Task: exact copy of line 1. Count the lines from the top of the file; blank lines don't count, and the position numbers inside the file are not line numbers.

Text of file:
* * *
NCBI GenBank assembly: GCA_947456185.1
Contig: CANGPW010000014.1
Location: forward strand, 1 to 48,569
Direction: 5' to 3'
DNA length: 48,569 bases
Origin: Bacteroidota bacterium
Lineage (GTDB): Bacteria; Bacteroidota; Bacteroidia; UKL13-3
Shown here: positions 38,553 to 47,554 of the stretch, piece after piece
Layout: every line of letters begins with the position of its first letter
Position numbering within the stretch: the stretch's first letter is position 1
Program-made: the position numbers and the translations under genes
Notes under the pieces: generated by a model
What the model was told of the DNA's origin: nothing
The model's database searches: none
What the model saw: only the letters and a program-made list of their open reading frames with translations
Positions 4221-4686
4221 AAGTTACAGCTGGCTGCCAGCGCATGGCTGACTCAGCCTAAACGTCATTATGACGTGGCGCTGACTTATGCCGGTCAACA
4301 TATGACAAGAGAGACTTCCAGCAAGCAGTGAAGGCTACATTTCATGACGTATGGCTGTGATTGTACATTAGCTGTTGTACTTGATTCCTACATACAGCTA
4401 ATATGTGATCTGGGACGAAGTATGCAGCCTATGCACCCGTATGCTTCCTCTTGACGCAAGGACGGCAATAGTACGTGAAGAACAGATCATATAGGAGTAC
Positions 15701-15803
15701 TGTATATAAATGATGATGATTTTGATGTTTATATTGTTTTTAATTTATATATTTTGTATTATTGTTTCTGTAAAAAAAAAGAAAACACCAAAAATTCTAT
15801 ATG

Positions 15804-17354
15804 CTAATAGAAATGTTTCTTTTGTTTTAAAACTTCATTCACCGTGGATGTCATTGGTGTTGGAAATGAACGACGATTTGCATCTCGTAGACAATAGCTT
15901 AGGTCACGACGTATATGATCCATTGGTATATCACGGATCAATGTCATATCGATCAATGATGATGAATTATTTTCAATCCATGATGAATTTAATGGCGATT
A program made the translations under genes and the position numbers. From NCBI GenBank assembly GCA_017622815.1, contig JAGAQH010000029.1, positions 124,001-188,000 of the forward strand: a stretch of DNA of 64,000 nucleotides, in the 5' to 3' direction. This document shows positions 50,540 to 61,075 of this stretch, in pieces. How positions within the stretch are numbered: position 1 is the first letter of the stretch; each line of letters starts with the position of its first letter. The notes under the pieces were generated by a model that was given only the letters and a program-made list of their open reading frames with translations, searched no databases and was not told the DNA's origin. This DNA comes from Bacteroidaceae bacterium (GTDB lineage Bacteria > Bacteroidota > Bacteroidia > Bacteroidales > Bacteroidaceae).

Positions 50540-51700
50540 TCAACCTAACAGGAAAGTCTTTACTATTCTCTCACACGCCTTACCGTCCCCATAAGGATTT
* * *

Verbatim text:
NCBI GenBank assembly: GCA_947456185.1